Even as India boasts of reserving 50 percent seats for women in panchayats (village councils) and awaits passage of a bill to reserve one-third of seats in parliament and state assemblies for the fairer sex, women MPs feel that true gender equality will be achieved only when the social mindset changes. On the eve of International Women's Day, women in the top slots of power say that even though the situation is improving, a lot more needed to be done.
"The condition of women has changed a lot, the government has framed several laws and we are working towards giving them a level playing field, but the problem lies in social mindset," National Commission for Women (NCW) chairperson and Chittorgarh MP Girija Vyas told IANS.
"Both in rural as well as urban areas, women are not treated at par with men," she said.
Communist Party Of India-Marxist leader and Rajya Sabha member from West Bengal Brinda Karat said the condition of women presented a mixed picture.
"It is a mixed picture, there is some good and some bad... more girls are in school, more women are working, more women are today able to break barriers and are full of confidence. However, the bad thing is that the potential and opportunities become fewer down the economic ladder, particularly in rural areas and in urban slums," Karat told IANS. "A large majority of poor women are still prisoners of social system and they are both economically deprived and socially discriminated," she said.
Nationalist Congress Party MP from Baramati (Maharashtra), Supriya S. Sule says that issues like female foeticide have to be fought against.
"The condition of women is getting better, but there are problems like female foeticide, missing girl children, especially in age group 0 to 6, and the discrimination between girls and boys," said Sule.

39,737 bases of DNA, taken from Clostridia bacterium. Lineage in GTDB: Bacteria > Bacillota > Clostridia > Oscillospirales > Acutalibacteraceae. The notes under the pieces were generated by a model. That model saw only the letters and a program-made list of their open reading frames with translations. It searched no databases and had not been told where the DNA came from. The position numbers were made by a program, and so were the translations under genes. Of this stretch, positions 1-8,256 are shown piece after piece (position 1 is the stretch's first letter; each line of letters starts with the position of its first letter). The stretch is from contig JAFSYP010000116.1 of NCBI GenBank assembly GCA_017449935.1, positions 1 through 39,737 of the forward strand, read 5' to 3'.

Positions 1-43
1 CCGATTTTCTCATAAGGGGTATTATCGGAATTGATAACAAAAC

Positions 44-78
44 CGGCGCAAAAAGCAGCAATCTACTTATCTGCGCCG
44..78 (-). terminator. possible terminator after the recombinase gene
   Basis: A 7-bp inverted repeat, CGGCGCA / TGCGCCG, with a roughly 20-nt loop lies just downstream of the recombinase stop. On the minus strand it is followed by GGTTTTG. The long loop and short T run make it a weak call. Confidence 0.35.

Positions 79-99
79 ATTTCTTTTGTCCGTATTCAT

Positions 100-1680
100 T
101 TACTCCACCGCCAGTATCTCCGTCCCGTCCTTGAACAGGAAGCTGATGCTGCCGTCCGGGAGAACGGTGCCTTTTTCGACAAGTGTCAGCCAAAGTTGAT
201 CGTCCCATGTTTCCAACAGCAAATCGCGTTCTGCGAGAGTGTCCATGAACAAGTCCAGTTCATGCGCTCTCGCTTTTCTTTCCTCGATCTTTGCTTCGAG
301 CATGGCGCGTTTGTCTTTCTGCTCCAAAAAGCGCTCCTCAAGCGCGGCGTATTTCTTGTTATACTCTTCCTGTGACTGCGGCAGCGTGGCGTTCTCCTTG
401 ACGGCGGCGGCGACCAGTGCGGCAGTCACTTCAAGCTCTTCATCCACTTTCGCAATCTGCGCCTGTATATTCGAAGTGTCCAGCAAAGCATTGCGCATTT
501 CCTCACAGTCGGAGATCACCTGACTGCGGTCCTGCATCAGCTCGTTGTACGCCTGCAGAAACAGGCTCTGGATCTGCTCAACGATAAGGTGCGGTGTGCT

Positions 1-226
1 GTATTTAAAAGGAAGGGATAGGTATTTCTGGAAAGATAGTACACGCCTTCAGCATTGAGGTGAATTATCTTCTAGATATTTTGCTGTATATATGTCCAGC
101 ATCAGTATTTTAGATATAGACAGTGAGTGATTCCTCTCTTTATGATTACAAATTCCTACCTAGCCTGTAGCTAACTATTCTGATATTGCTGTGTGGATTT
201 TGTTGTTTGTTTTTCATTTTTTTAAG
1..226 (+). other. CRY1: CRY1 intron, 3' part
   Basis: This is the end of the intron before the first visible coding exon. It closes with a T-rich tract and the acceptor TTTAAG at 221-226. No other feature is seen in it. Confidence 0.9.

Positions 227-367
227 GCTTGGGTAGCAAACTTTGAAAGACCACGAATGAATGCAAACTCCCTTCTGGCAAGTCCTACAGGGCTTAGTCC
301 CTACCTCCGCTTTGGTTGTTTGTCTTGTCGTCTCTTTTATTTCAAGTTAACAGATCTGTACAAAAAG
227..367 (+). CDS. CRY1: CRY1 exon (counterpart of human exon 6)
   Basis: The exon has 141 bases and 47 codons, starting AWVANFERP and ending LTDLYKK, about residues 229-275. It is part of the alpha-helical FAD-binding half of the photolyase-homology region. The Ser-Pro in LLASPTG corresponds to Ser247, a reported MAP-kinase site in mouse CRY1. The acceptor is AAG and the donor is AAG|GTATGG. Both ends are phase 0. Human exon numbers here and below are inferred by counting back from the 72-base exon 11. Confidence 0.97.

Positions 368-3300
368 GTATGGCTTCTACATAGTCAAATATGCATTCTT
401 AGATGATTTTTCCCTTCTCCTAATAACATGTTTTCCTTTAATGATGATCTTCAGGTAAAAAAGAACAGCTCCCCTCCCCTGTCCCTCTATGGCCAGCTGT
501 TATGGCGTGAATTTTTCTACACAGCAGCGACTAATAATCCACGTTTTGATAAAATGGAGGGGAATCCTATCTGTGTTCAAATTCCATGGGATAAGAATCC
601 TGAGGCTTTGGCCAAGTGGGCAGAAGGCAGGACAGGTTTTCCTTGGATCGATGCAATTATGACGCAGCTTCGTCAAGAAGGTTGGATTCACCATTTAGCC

Some members also opined that the passage of the Women's Reservation Bill, which will reserve one-third seats in the Lok Sabha, Rajya Sabha and state assemblies for women, will be a great step forward.
"Today, even as women are financially independent, they are not socially independent. There are laws, but implementation needs to be focused on. Reservation for women in panchayats has changed a lot. Once the women's bill is passed and more women come to parliament, the mindset will change. Men need to understand that women are companions, not competitors," Congress MP in Rajya Sabha from Himachal Pradesh Viplove Thakur said.
Speaking on similar lines, Congress MP from Mumbai (North Central) Priya Dutt said reservation can prove to be an important step.
"The condition of women in the country has improved. But it is important to give them level playing field and opportunity. I believe providing a 33 percent reservation is important in this direction," she said.
Brinda Karat accussed the government of being non-committal to the passage of the bill.
"Not bringing the Women's Reservation Bill will be a discrimination against women. The question is 'if' the women bill comes. The 'if' symbolises lack of political commitment to walk the talk," Karat said.
"If the government was committed to strengthening democracy, it takes two minutes to walk from Rajya Sabha to Lok Sabha," an angry Karat added.
Minister of State for Textiles Panabaka Lakshmi, however, said that even though the government was committed to the cause of the bill, taking decisions in a coalition was a difficult task.
"I wholeheartedly support 33 percent reservation but the government cannot take a decision unilaterally as it is a collation government," she said.
Taking a different approach to the issue, Sule said that political reservation in itself was not enough.
"One bill will not solve the problem. The need is for action from all sides. It's not about women being in politics, there are a lot of things which need to be considered. The problem is that most of the discrimination is considered a way of life and is socially accepted. The problems are in the developing nations. In developed nations, women have equal rights," she said.
According to the NCW chairperson, the empowerment of women requires a multi pronged approach.
"The need is of a multi pronged approach involving all wings of governance and civil society. Firstly, there should be laws, and they should be executed in a sensitive manner. For this, the law enforcement agencies have to be sensitised," Vyas said.
"Then comes the role of the women's commission, the civil society and the media. They are the ones who can monitor the implementation," she added.